What is Diabetes?

  • Type 1 diabetes, usually diagnosed in children and adolescents, occurs when the pancreas is unable to produce insulin. Insulin is a hormone that controls the amount of glucose in the blood.
  • Type 2 diabetes, which occurs when the pancreas does not produce enough insulin or when the body does not effectively use the insulin that is produced. Type 2 diabetes usually develops in adulthood, although increasing numbers of children in high-risk populations are being diagnosed.
  • Gestational diabetes, is a temporary condition that occurs during pregnancy. It affects approximately 2 to 4 per cent of all pregnancies (in the non-Aboriginal population) and involves an increased risk of developing diabetes for both mother and child.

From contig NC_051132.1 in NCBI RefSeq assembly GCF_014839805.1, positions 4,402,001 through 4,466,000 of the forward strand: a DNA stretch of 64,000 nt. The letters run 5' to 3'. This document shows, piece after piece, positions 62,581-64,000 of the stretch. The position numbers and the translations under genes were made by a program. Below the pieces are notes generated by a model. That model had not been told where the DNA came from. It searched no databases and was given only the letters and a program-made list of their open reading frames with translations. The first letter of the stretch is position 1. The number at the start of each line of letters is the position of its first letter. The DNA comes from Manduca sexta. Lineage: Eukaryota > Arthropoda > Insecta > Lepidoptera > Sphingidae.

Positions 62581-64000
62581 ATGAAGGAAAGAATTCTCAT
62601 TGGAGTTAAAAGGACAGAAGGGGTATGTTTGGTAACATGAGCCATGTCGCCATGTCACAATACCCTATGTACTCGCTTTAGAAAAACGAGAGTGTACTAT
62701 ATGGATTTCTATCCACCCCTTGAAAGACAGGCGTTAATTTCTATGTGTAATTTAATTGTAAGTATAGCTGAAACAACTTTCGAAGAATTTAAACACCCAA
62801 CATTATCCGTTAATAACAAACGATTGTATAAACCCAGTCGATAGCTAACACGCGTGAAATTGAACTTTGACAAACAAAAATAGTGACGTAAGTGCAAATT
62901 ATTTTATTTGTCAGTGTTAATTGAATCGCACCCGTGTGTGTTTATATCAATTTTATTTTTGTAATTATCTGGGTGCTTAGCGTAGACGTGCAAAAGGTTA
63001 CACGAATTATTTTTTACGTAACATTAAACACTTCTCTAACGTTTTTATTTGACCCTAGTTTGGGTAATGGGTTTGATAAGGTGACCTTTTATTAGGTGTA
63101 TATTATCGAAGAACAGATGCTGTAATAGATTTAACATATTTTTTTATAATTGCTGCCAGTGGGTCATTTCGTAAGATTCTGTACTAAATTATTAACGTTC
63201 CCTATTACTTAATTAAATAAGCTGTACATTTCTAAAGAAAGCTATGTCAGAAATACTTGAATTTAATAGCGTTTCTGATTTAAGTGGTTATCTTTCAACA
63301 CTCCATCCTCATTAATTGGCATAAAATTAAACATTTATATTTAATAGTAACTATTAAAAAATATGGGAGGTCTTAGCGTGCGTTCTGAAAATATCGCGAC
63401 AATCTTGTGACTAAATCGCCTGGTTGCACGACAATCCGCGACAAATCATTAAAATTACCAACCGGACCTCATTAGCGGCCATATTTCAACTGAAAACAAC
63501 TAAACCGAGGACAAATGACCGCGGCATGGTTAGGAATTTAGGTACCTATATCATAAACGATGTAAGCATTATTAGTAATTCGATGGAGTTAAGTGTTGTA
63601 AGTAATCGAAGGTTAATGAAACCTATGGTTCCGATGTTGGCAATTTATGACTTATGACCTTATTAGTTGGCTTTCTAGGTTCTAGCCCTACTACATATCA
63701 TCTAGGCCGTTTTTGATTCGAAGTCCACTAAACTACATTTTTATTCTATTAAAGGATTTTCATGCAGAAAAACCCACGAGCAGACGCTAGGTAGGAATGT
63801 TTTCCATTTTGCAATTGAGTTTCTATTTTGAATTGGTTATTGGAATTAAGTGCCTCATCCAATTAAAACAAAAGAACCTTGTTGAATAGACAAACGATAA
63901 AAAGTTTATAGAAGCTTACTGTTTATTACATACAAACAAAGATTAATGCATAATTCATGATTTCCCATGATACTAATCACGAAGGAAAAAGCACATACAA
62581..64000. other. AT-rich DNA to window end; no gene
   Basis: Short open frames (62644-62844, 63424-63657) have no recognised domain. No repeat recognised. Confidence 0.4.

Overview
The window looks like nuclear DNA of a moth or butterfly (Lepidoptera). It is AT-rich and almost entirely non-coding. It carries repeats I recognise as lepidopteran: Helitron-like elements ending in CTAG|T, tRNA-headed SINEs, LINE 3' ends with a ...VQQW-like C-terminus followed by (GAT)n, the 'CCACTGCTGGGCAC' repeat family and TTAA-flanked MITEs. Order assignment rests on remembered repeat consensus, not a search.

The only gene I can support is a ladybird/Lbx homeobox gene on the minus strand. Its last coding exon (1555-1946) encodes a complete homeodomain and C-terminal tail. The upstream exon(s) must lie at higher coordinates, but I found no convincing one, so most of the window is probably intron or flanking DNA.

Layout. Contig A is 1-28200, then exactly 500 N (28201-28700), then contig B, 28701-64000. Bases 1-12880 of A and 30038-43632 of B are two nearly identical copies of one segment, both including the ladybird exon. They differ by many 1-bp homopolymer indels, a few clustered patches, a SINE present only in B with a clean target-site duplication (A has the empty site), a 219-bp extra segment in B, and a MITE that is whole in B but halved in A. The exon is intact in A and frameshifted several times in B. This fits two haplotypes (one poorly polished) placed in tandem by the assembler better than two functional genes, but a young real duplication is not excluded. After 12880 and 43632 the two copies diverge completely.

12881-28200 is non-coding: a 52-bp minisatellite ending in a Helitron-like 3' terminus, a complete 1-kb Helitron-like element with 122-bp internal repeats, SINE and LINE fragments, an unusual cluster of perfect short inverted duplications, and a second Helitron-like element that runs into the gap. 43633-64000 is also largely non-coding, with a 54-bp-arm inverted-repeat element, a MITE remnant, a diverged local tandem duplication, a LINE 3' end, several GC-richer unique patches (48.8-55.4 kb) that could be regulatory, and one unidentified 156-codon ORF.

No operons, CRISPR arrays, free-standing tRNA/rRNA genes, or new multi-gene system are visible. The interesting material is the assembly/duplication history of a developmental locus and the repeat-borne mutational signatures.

• Prediabetes refers to a condition where a person's blood glucose levels are higher than normal, but not yet high enough to be diagnosed as type 2 diabetes.
    For more information on Types of Diabetes visit the Canadian Diabetes Association Website.

How do I manage diabetes?

What happens if I do not control my blood glucose levels

There are many complications that could arise if you don't control your blood glucose level such as: diabetic peripheral neuropathy, digestive problems, foot problems, kidney disease, sexual health, skin problems, and vision problems. For more details on blood glucose follow this link to the Canadian Diabetes Association.